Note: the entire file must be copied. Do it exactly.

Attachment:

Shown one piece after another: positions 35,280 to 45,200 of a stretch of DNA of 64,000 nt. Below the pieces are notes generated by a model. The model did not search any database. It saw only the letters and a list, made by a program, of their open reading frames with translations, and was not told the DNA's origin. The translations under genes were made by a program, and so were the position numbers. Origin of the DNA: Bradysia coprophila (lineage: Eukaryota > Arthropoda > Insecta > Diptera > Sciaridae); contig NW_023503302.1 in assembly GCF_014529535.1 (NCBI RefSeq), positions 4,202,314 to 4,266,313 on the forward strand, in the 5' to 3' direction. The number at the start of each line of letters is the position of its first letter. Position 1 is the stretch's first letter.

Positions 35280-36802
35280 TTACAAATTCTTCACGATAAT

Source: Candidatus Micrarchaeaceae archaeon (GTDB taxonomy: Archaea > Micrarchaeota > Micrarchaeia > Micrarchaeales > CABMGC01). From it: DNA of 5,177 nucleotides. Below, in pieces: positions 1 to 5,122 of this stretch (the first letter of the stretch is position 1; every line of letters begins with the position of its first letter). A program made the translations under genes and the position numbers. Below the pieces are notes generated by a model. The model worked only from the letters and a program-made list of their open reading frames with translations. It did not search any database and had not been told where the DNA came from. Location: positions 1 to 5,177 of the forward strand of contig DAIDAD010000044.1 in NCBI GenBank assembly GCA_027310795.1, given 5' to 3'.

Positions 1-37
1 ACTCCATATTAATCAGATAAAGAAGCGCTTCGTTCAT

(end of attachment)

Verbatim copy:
Shown one piece after another: positions 35,280 to 45,200 of a stretch of DNA of 64,000 nt. Below the pieces are notes generated by a model. The model did not search any database. It saw only the letters and a list, made by a program, of their open reading frames with translations, and was not told the DNA's origin. The translations under genes were made by a program, and so were the position numbers. Origin of the DNA: Bradysia coprophila (lineage: Eukaryota > Arthropoda > Insecta > Diptera > Sciaridae); contig NW_023503302.1 in assembly GCF_014529535.1 (NCBI RefSeq), positions 4,202,314 to 4,266,313 on the forward strand, in the 5' to 3' direction. The number at the start of each line of letters is the position of its first letter. Position 1 is the stretch's first letter.

Positions 35280-36802
35280 TTACAAATTCTTCACGATAAT

Source: Candidatus Micrarchaeaceae archaeon (GTDB taxonomy: Archaea > Micrarchaeota > Micrarchaeia > Micrarchaeales > CABMGC01). From it: DNA of 5,177 nucleotides. Below, in pieces: positions 1 to 5,122 of this stretch (the first letter of the stretch is position 1; every line of letters begins with the position of its first letter). A program made the translations under genes and the position numbers. Below the pieces are notes generated by a model. The model worked only from the letters and a program-made list of their open reading frames with translations. It did not search any database and had not been told where the DNA came from. Location: positions 1 to 5,177 of the forward strand of contig DAIDAD010000044.1 in NCBI GenBank assembly GCA_027310795.1, given 5' to 3'.

Positions 1-37
1 ACTCCATATTAATCAGATAAAGAAGCGCTTCGTTCAT